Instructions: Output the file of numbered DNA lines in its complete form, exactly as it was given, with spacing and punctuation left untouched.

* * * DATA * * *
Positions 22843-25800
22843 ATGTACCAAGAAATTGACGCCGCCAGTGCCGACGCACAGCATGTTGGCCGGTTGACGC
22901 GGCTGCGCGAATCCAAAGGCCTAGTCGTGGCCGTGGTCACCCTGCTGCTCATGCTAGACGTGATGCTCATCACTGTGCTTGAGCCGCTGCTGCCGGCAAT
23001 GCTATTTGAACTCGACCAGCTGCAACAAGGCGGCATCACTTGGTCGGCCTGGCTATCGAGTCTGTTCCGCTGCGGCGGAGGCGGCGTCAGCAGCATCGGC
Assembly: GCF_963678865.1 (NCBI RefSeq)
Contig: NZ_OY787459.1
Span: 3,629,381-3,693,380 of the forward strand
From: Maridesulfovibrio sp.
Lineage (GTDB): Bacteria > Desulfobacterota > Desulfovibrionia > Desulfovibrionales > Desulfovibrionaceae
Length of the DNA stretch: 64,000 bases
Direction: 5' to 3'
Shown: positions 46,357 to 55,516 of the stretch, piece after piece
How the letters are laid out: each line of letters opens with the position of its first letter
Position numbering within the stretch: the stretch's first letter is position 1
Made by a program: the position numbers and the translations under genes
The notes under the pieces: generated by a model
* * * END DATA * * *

Positions 22843-25800
22843 ATGTACCAAGAAATTGACGCCGCCAGTGCCGACGCACAGCATGTTGGCCGGTTGACGC
22901 GGCTGCGCGAATCCAAAGGCCTAGTCGTGGCCGTGGTCACCCTGCTGCTCATGCTAGACGTGATGCTCATCACTGTGCTTGAGCCGCTGCTGCCGGCAAT
23001 GCTATTTGAACTCGACCAGCTGCAACAAGGCGGCATCACTTGGTCGGCCTGGCTATCGAGTCTGTTCCGCTGCGGCGGAGGCGGCGTCAGCAGCATCGGC
Assembly: GCF_963678865.1 (NCBI RefSeq)
Contig: NZ_OY787459.1
Span: 3,629,381-3,693,380 of the forward strand
From: Maridesulfovibrio sp.
Lineage (GTDB): Bacteria > Desulfobacterota > Desulfovibrionia > Desulfovibrionales > Desulfovibrionaceae
Length of the DNA stretch: 64,000 bases
Direction: 5' to 3'
Shown: positions 46,357 to 55,516 of the stretch, piece after piece
How the letters are laid out: each line of letters opens with the position of its first letter
Position numbering within the stretch: the stretch's first letter is position 1
Made by a program: the position numbers and the translations under genes
The notes under the pieces: generated by a model